CFP: [Religion] CFP: ACLA 2009 Seminar: The Political Theologies of Paul of Tarsus (11/1/08; Harvard U, 3/26/09-3/29/09)

full name / name of organization: 
Julia Ng
contact email: 
j-ng@northwestern.edu

The Political Theologies of Paul of Tarsus

   * Seminar Organizer: Julia Ng, Northwestern U; Virgil Brower,
Northwestern U and Chicago Theological Seminary; Markus Hardtmann,
Centre College

The figure of Paul dominates the self-understanding of Western
political and social institutions as Judeo-Christian in their
heritage; its significance extends beyond purely religious concerns.
The recent resurgence of interest in Paul among theologians,
philosophers, and political theorists also attests to the importance
of Pauline theology for the contemporary socio-political realm. This
"globalization" of Paul has in no small part been enabled by the
recognition that Paul's concern for law and justice has little to do
with individual salvation or private righteousness, and rather more
with its own "globalization" of a "local" context: the decaying Roman
empire, in which "nationality" consisted in a multiplicity of "ethnoi"
hoping for a justice to come beyond any particular instantiation of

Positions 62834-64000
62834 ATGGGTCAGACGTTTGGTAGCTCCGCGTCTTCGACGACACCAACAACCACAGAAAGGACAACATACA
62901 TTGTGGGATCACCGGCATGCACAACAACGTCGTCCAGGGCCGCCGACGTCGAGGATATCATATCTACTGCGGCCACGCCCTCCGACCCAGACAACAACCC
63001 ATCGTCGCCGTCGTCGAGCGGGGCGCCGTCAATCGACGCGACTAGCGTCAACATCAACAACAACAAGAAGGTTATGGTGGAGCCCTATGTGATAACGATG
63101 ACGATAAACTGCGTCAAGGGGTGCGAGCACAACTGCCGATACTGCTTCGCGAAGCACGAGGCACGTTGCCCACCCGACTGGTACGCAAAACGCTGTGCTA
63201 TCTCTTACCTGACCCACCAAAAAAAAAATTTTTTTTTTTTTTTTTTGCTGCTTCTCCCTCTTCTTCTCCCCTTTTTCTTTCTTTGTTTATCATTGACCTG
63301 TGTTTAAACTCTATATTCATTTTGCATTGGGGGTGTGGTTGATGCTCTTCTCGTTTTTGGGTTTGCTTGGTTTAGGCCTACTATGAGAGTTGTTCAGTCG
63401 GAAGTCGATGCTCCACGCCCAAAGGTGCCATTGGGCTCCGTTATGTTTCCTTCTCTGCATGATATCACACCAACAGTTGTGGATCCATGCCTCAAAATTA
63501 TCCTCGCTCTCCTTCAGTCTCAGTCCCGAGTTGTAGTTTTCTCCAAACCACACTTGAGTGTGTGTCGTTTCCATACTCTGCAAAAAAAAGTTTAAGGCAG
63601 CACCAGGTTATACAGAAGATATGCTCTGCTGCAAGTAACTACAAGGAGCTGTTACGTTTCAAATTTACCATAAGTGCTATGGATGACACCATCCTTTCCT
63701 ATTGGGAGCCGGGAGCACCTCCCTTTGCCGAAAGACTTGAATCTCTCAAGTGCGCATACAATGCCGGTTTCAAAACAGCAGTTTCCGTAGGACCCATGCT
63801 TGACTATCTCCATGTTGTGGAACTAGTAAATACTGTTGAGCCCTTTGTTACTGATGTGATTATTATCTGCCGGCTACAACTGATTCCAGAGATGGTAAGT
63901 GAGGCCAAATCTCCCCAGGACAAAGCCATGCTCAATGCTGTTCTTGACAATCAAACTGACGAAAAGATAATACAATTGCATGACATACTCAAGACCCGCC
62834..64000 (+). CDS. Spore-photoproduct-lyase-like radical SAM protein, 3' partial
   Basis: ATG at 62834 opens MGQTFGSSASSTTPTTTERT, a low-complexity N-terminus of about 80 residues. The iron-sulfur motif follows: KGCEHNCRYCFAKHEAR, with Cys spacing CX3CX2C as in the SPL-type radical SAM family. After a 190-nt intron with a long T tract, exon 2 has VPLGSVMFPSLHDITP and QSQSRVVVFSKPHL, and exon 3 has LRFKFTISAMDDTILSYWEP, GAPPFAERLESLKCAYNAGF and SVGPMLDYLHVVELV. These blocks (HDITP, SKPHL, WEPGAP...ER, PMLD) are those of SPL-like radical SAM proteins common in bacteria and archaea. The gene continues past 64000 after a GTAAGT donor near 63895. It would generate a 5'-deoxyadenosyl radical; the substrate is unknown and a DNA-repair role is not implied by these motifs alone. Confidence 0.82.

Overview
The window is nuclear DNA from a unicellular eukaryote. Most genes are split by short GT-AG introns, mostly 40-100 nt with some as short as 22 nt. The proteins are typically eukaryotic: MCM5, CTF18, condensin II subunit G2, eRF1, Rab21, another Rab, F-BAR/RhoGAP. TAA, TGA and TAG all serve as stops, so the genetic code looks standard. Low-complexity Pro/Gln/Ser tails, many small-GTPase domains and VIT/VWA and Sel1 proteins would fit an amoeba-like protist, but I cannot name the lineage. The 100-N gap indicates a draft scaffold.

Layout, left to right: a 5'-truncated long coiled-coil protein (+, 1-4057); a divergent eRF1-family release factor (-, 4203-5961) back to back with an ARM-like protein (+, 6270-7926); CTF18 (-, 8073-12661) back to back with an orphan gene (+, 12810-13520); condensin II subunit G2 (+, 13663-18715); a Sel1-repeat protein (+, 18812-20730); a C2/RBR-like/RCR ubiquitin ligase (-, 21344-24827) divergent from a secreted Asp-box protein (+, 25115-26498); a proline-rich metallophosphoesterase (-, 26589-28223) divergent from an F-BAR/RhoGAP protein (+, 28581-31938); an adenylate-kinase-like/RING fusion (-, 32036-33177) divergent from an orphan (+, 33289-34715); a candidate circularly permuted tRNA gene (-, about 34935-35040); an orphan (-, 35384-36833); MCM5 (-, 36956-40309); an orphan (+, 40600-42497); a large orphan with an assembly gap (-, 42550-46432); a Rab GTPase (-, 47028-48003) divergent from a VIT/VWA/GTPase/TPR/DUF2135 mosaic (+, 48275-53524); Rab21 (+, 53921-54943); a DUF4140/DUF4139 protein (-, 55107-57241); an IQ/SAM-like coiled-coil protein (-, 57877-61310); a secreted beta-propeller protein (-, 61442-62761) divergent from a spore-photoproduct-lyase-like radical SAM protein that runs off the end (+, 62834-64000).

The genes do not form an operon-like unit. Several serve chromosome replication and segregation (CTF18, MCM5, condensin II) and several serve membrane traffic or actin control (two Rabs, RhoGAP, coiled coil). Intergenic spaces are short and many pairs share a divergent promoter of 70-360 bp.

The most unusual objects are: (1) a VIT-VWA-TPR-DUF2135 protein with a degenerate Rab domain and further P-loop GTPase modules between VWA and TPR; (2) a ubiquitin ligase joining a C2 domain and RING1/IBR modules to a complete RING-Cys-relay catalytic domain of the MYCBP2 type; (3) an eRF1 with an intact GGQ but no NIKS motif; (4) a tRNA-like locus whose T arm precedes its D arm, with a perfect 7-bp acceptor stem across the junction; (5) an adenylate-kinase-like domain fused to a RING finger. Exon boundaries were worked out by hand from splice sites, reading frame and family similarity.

justice by law. Taking the plurality and multilingualism of peoples
and faiths underlying Paul's universalizing aspirations as a
departure, this seminar invites papers to explore and elaborate on any
aspect of the politicization and radicalization of his thought.
Possible topics include: How does the recent focus on Paul — in texts
by Agamben, Badiou, Derrida and Taubes, for instance — seek to renew a
critical language of authority, hospitality, community and
universality within contemporary philosophical and political
discourse? To what extent do these political theologies join or part
ways with other interpretive communities such as psychoanalysis and
Latin American liberation theology? How might translation — by Paul,
by his exegetes from Origen to Barth — help (re)draw political
boundaries in Pauline discourse? Does the engagement with Paul in
literature and film by Hölderlin, Hebel, Kafka, Pasolini or others
challenge the exegetical tradition, or does the local character of
interpretation participate in Paul's epistolary message about radical
community?

Please submit paper proposals by Nov. 1 directly through the ACLA website at:
http://www.acla.org/acla2009/?page_id=7

For further information, please contact Julia Ng
(j-ng_at_northwestern.edu) or visit the conference website at:
http://www.acla.org/acla2009/?p=170

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Received on Mon Sep 22 2008 - 19:22:19 EDT

cfp categories: 
religion